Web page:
CRS, Congress’s in-house research arm, internally published a paper Jan. 10 titled “Can the Department of Defense Build the Border Wall?,” which The Daily Caller News Foundation has obtained. It says (emphasis added):
Another statute that authorizes the Secretary of Defense to assist civilian law enforcement with counterdrug activities may provide some authority for the construction of barriers along the border. 10 U.S.C. § 284 (Section 284) provides that the Secretary of Defense “may provide support for the counterdrug activities or activities to counter transnational organized crime” of any law enforcement agency, including through the “[c]onstruction of roads and fences and installation of lighting to block drug smuggling corridors across international boundaries of the United States.” …
Use of Section 284 would not require a declaration of a national emergency under the NEA. However, the DOD’s Section 284 authority to construct fences appears to extend only to “drug smuggling corridors,” a condition that may limit where DOD could deploy fencing.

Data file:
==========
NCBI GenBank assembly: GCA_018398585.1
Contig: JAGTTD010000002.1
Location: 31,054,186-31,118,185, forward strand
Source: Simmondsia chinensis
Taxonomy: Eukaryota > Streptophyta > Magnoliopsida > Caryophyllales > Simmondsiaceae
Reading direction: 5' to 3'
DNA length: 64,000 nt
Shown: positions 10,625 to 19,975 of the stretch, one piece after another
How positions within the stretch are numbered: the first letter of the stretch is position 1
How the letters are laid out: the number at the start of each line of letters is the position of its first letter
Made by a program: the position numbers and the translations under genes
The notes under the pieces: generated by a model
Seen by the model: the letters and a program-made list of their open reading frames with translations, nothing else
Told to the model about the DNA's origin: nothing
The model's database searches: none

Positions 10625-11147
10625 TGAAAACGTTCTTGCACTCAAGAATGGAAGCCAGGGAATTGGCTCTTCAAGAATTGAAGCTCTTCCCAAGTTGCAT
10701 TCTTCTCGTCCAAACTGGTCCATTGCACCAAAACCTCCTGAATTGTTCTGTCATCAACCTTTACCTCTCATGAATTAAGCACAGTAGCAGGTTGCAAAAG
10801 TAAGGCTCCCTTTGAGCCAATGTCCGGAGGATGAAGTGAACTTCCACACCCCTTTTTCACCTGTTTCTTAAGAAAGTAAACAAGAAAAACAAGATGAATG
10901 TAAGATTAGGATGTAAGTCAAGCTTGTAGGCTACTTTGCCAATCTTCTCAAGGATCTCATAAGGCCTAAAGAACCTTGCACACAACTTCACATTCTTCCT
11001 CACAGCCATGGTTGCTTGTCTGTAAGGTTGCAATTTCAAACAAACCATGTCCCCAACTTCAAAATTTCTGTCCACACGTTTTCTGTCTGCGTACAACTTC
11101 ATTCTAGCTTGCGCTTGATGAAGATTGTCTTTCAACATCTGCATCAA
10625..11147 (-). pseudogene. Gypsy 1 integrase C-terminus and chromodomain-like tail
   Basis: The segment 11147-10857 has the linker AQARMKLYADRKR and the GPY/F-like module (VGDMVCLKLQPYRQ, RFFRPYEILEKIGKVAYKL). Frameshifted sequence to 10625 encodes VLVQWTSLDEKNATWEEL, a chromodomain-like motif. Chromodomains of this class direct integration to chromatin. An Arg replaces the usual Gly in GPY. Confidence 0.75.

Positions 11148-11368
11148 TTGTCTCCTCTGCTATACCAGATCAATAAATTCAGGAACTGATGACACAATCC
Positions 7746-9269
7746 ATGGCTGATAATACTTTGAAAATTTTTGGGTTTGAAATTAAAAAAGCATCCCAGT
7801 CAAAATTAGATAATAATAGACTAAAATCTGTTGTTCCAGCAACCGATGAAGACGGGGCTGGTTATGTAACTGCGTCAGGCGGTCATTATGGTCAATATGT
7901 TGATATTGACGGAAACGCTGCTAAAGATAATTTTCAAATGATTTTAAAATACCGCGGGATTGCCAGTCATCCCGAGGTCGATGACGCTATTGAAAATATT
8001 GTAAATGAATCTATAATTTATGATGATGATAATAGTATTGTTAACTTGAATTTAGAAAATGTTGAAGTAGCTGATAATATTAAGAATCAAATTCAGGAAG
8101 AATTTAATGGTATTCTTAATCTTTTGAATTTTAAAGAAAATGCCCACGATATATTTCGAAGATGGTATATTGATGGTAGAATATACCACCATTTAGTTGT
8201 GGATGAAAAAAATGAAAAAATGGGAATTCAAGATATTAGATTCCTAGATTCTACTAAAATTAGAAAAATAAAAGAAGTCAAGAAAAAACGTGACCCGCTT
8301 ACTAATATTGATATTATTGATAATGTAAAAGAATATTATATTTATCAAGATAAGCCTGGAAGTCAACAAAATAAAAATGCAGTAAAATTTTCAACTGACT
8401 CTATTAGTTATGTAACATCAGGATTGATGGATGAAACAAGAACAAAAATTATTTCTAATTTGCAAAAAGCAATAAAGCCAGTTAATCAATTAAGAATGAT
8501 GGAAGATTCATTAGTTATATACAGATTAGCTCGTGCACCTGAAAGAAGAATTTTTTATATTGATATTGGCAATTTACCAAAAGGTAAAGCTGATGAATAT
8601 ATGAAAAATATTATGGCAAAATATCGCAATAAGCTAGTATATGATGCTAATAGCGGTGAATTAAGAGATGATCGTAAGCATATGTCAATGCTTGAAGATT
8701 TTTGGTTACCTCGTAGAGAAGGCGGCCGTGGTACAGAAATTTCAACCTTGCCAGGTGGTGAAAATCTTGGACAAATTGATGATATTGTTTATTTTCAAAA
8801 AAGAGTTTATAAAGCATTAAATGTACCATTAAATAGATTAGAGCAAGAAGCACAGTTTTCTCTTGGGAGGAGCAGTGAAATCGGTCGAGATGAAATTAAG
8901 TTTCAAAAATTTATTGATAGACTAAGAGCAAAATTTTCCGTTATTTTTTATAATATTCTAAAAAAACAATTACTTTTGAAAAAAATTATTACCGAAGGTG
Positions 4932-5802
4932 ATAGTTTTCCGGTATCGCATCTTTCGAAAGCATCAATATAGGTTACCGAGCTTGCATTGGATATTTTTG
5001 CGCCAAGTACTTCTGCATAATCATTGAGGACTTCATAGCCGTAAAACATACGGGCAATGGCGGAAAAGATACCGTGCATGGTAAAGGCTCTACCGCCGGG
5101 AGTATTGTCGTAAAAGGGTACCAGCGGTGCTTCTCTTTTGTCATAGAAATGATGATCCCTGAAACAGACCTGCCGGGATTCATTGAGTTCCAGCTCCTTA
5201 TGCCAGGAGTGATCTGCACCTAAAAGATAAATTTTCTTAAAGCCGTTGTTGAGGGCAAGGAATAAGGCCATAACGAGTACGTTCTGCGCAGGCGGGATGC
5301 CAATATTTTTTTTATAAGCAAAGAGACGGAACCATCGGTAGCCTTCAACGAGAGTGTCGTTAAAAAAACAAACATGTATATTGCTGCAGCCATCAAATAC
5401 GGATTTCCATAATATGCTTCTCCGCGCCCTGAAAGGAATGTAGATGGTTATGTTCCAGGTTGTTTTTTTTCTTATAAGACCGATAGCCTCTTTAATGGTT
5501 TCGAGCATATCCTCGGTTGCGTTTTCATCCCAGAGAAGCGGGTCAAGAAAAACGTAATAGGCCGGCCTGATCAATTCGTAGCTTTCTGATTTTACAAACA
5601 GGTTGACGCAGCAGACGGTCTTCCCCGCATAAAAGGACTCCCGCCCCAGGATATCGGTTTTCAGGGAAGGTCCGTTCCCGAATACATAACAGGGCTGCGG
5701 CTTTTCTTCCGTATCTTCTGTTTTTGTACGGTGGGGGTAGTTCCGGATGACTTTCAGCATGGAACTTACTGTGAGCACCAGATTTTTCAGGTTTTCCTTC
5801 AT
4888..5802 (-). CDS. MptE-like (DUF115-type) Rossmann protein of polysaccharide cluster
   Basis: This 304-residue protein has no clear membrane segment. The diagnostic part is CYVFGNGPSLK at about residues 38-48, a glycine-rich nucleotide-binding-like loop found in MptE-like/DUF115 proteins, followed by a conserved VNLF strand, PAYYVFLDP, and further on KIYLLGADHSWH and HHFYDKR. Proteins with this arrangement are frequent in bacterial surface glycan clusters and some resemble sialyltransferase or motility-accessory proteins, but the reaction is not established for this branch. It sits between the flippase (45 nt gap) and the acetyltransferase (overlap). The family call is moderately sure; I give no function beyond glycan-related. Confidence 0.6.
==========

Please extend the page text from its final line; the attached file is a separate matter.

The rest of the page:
“Drug corridors” are not defined in law, according to a top congressional aide.
The president has suggested using executive authority as a workaround to the stalemate that led to the partial government shutdown. House Democrats have refused to allocate $5.7 billion Trump requested to build part of a wall along the U.S. border with Mexico, and the president has refused to support legislation opening the government that does not include border wall funding. Trump said Jan. 4 that he has considered using a “state of emergency” to build the wall. Senate Finance Committee Chairman Chuck Grassley urged Trump not to declare a state of emergency and expressed concerns about overreach and setting a precedent Democrats could also use when in power. (RELATED: Here’s What Would Happen If Trump Declared A National Emergency To Build The Wall)
But the CRS report suggests that there is another option beyond negotiating with Congress or declaring a national emergency.
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